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'Mr. Cosby's Power Is Back,' Declares Spokesman After Mistrial Announced in Sex Assault Case

On Saturday Judge Steven O'Neill declared a mistrial in the sexual assault case against beloved comedian and television star Bill Cosby. The jury had deliberated for 52 hours over a six-day period before informing the judge that they remained "hopelessly deadlocked."

Cosby stood trial, accused of drugging and molesting a female acquaintance named Andrea Constand in 2004. Cosby and Constand met at the comic's alma mater, Temple University, where Constand worked at the time. She claimed Cosby drugged and fondled her at his home.

Cosby did not testify on his own behalf but allowed his attorney to make the case that the acts between the two parties were consensual. He claimed that he gave Constand tablets of Benadryl, but prosecutors claimed that the comedian gave her a stronger substance.

Constand initially went to authorities about her encounter with Cosby roughly a year after it took place, but the case did not go to trial until a decade later, when a new district attorney reopened the case in light of new evidence. Constand is the only one of more than 60 women who have accused Cosby of assault whose case has gone to trial.

Prosecutors have promised to retry the case within the next 120 days, and Cosby went home on $1 million bail. Fox News reported the district attorney's statement to the press:

"We will revaluate and review our case and will retry it and move as soon as possible," Montgomery County District Attorney Kevin Steele told reporters.

He praised the accuser and said she is "entitled to a verdict in this case."

Cosby's wife Camille issued a statement following the mistrial in which she decried the "arrogance" of the the judge and the ambition of the prosecuting team, and she called the case an "injustice."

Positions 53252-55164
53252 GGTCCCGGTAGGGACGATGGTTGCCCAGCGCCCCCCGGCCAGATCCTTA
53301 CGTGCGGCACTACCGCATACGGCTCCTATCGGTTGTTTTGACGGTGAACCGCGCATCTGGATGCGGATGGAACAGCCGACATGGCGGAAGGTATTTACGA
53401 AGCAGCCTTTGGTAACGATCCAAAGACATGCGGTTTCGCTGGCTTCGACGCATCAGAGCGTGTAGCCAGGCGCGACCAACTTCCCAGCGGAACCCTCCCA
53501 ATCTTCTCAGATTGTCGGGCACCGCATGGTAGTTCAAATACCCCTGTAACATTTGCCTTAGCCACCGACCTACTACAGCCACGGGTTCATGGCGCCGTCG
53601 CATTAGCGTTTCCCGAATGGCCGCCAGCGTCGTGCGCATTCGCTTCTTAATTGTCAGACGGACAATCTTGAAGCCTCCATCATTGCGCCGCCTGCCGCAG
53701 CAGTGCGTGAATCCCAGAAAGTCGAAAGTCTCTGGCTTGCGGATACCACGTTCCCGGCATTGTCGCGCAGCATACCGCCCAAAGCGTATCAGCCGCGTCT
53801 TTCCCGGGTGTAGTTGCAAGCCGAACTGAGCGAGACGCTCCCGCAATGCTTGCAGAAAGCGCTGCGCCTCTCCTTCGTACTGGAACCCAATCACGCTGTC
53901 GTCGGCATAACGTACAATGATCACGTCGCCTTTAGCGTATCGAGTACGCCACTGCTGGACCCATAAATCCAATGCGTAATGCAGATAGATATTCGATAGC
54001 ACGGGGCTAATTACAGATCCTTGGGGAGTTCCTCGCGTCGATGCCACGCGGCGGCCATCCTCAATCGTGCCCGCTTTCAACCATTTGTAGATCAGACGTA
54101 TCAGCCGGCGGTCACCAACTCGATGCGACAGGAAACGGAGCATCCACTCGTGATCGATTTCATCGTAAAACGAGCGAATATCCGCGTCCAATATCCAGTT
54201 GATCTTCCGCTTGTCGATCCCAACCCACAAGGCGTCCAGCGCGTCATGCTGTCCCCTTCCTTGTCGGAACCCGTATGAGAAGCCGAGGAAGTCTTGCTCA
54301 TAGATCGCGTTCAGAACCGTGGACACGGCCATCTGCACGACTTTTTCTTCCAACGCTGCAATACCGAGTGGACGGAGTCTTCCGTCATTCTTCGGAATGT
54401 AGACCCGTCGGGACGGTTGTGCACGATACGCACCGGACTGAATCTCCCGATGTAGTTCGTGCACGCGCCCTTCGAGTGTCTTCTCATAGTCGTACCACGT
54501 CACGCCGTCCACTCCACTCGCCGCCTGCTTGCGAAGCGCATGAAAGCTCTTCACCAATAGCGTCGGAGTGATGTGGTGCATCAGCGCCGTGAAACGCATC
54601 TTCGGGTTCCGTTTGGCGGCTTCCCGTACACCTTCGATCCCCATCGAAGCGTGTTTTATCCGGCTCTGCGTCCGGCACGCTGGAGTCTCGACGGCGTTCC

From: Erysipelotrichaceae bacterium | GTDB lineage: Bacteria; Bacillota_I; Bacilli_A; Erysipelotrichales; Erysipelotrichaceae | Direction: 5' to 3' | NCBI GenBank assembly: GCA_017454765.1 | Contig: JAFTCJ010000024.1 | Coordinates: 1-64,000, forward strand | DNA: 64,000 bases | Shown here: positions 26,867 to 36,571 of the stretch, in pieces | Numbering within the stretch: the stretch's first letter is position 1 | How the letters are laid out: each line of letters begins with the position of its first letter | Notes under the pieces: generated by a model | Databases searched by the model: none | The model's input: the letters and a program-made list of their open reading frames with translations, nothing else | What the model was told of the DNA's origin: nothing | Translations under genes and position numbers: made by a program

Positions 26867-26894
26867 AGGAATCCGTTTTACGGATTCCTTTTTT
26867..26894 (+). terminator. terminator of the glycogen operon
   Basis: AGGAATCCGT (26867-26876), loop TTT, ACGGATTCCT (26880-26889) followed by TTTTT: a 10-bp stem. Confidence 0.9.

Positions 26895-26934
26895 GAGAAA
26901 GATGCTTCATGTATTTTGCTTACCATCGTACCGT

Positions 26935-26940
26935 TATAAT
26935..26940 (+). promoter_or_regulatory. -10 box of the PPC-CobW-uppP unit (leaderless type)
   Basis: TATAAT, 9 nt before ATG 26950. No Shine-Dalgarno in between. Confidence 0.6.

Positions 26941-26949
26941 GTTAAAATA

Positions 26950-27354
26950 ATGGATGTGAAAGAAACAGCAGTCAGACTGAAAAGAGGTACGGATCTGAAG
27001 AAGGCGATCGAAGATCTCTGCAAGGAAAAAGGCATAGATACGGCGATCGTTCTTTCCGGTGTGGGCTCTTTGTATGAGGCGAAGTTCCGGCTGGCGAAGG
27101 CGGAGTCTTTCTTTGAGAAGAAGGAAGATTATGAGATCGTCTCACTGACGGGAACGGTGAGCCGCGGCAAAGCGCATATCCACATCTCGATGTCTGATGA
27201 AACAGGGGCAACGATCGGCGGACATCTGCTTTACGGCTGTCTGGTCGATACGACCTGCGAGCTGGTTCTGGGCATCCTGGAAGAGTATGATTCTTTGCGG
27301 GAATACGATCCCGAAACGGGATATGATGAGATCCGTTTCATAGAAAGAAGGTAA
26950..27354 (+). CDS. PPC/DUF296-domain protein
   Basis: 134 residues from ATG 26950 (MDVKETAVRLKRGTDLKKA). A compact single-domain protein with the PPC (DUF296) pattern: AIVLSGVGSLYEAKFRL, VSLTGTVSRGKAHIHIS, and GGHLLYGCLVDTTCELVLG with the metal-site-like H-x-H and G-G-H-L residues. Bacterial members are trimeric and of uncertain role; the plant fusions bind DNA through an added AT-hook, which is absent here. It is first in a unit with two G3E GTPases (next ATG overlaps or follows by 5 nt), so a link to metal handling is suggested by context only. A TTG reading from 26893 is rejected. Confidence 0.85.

Bill Cosby himself did not speak to the media, but the statement from his spokesman — with the comedian standing directly behind him — was bizarre in its own pomposity, as relayed by Fox News:

"In the words of Huey P. Newton, power is the ability to define phenomenon, making it act in a designed manner," Wyatt said.

"Mr. Cosby's power is back... the jurors, they used their power to speak... Mrs. [Camille] Cosby's power is back," he said.

The spokesman also accused high-profile women’s rights attorney Gloria Allred of conspiring against Cosby.

"For all those attorneys, who conspire like Gloria Allred, tell them to go back to law school and take another class," he said.

Allred herself gave a briefing to reporters outside the courtroom, stating that "justice will come."

The Cosby case has rocked two generations of American pop culture lovers. Baby boomers remember Cosby as a trailblazing stand-up comedian, relaying hilarious, usually family-friendly tales of his childhood and of his travails as a husband and father. In 1965, he became the first black actor to headline a dramatic television series, I Spy, and he won three consecutive Emmy awards for his work on that show.

After the Fat Albert animated series in the '70s, Cosby returned to liv- action television on The Cosby Show. The series revolutionized sitcoms with its portrayal of an upper-middle class black family; it revived the struggling NBC network and was a ratings juggernaut for much of its eight-season run.

Cosby served as a father figure for many Generation X kids until the assault allegations rocked his career. Since the accusations began in 2014, The Cosby Show disappeared from syndication and cable outlets (though it's still available for streaming on Hulu). Netflix cancelled a live stand-up special in 2015, and NBC rescinded an offer for a new comedy series starring Cosby the same year.

After the mistrial, questions remain. Will Constand see justice upon a retrial, or will Cosby find himself vindicated? Will he regain his once sterling reputation as a family man and entertainment legend? Stay tuned as we see what happens next.